The word dinner comes from the Latin "cena" which the Romans ate in the middle of the day and by, the 16th century this was the main meal of the day and commenced at 11am. By the time of Jane Austen it was a meal for the mid to late afternoon.  Ladies usually took an hour to get ready for dinner. However, if you remember Miss Bingley and Mrs Hunt from Pride and Prejudice, they took an hour and half to prepare. In 1798, Jane Austen wrote about dining at 3:30pm and drank tea at 6:30pm. By 1805, she dined between 4-5pm, however in her books, Mrs Dashwood dined at 4pm, whereas General Tilney preferred 6pm. This was usually a light meal but became far more substantial as we move into the Victoria Era. However once afternoon tea became popular, dinners in the early 19th century were later pushed into the evenings. 

Tea, coffee and cake were taken an hour or so after dinner during Jane Austen's life, when the gentlemen joined the ladies after spending time in the dinning room.

With the increase in artificial lighting resulted in meal time moving later into the evening. 

During the Georgian era, time after dinner involved a visit to the theatre, or perhaps playing cards, listen to music and other forms of entertainment, this was followed by supper.  Supper could be anything from bread and cheese, cold leftovers or a full and complete meal with many courses.  This may occur around 9pm through to midnight, or if the group had been to the theatre, perhaps start at 10pm. 

The ball at Netherfield Park from Pride and Prejudice 
which was followed by supper
A hostess who is entertaining guests would have to provide not just a dinner of several dishes, and several servants to wait on them, but another two whole meals. Entertaining was a serious, and expensive business. No wonder the not so rich struggle with money all the time!

For the working classes, meal times were defined by the hours of their employment (or in rural areas, what was happening on the farm) and by the late 18th century most were eating three meals a day with their substantial meal occurring in the evening, this they refer to as dinner.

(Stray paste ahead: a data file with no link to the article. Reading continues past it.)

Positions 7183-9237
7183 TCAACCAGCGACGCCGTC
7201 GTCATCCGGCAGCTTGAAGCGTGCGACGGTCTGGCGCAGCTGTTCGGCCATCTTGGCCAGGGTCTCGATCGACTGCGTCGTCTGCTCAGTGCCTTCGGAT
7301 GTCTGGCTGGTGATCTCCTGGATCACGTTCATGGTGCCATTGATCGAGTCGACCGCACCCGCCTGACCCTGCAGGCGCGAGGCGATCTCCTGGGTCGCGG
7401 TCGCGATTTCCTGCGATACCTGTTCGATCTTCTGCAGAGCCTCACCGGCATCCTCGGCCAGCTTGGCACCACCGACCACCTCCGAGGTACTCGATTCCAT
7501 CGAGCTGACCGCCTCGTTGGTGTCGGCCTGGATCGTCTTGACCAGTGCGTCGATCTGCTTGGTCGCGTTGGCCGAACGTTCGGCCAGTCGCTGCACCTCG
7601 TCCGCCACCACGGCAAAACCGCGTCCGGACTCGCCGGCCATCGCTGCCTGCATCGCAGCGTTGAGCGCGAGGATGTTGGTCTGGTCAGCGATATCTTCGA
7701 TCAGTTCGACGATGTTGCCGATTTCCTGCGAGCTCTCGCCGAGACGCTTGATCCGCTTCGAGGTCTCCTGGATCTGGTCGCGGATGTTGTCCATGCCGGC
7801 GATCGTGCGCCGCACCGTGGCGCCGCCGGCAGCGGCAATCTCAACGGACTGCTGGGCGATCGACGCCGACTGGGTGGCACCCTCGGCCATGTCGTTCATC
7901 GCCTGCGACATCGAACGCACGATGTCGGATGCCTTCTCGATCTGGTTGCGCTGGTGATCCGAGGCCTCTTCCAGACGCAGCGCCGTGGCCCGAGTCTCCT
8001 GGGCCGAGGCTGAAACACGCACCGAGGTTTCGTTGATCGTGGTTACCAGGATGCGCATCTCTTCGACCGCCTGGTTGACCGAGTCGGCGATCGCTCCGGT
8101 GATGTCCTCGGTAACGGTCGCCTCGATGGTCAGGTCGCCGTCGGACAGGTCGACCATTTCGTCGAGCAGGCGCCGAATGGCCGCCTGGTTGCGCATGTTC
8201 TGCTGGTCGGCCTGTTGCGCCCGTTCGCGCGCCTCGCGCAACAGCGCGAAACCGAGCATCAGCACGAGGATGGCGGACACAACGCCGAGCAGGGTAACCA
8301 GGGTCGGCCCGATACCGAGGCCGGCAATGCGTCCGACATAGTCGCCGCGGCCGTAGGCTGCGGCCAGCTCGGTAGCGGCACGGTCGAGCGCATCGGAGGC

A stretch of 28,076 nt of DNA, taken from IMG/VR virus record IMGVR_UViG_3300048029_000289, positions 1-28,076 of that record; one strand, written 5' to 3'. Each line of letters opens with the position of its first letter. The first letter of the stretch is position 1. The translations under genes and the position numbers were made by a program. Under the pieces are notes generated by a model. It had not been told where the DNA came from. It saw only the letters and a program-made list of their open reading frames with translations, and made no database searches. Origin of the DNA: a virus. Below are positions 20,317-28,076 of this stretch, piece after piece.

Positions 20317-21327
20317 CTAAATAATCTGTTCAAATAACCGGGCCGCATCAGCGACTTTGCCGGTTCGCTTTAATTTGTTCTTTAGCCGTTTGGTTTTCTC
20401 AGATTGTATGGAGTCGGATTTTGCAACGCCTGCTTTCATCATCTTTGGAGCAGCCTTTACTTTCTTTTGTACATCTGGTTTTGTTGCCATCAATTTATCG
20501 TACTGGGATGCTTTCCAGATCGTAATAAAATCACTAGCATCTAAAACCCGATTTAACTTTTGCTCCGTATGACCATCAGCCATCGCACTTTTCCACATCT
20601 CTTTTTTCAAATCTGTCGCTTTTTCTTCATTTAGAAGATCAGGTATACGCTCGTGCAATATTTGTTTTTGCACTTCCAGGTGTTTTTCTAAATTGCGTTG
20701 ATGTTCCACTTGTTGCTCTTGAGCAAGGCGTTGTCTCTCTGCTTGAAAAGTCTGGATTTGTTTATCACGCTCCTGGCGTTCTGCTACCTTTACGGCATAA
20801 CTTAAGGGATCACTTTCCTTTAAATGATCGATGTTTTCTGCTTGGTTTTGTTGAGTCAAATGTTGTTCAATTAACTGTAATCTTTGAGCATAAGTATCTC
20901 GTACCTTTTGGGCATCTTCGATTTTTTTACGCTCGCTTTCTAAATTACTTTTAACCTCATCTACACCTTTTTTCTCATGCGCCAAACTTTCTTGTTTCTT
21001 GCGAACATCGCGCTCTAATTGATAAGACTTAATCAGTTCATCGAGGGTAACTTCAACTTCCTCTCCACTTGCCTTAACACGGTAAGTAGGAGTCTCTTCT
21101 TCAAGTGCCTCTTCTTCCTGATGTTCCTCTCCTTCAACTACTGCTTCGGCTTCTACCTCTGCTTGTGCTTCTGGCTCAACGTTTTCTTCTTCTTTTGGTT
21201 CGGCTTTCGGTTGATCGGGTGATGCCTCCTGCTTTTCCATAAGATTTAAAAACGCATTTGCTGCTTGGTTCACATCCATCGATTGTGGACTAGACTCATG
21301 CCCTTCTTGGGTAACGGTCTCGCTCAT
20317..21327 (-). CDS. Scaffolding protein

It is all rather confusing so it's not surprising that we have such a mix of names for the meals we eat but I am glad that we have simplified mealtime!!

Georgian kitchen
****

Comments

  1. A fascinating insight, thank you for sharing. I refer to my meals as breakfast, lunch and dinner.

    ReplyDelete
    Replies
    1. Thankyou - it is all rather exhausting!! I am glad we have only three meals to think about!!

      Delete
  2. Very interesting Jo. Breakfast, lunch, and dinner for us, though sometimes we call dinner "supper," as it was called when I was growing up. I imagine that the only reason the wealthy and middle class could do all those meals was because they had servants!

    ReplyDelete
    Replies
    1. Quite right!! Without servants all these meals would be a nightmare and just imagine the washing up at the end of the meals,especially the late supper. They seems to go from one meal to the next, changing when necessary. No wonder some ladies got rather bored with the whole thing. I remember reading that Beatrix Potter hated the idea of spending her life going from one afternoon tea to the next. I can understand.

      Delete